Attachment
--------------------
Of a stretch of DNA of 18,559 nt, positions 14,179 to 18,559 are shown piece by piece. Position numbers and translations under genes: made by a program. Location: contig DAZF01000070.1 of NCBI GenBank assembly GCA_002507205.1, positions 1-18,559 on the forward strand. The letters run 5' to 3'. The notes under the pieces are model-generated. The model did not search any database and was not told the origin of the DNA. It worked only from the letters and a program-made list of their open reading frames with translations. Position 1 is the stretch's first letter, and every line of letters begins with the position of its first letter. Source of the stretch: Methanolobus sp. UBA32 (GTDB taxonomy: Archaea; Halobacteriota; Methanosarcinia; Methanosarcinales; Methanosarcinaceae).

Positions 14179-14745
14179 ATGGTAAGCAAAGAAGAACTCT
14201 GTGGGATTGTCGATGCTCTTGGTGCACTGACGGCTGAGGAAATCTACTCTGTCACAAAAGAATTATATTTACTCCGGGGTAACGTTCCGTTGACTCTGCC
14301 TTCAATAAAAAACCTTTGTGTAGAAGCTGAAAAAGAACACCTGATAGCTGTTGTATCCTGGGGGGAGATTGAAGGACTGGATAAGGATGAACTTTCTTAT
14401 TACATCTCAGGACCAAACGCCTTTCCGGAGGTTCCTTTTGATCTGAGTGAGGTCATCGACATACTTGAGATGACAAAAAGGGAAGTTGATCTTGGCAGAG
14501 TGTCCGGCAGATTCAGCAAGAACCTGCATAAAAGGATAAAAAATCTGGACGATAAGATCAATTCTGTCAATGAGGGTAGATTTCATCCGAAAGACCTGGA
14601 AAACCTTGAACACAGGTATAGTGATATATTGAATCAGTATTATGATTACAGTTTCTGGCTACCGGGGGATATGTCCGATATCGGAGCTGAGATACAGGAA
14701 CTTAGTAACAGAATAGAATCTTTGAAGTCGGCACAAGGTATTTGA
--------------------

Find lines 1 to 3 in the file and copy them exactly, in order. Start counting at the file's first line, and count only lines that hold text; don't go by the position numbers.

Of a stretch of DNA of 18,559 nt, positions 14,179 to 18,559 are shown piece by piece. Position numbers and translations under genes: made by a program. Location: contig DAZF01000070.1 of NCBI GenBank assembly GCA_002507205.1, positions 1-18,559 on the forward strand. The letters run 5' to 3'. The notes under the pieces are model-generated. The model did not search any database and was not told the origin of the DNA. It worked only from the letters and a program-made list of their open reading frames with translations. Position 1 is the stretch's first letter, and every line of letters begins with the position of its first letter. Source of the stretch: Methanolobus sp. UBA32 (GTDB taxonomy: Archaea; Halobacteriota; Methanosarcinia; Methanosarcinales; Methanosarcinaceae).

Positions 14179-14745
14179 ATGGTAAGCAAAGAAGAACTCT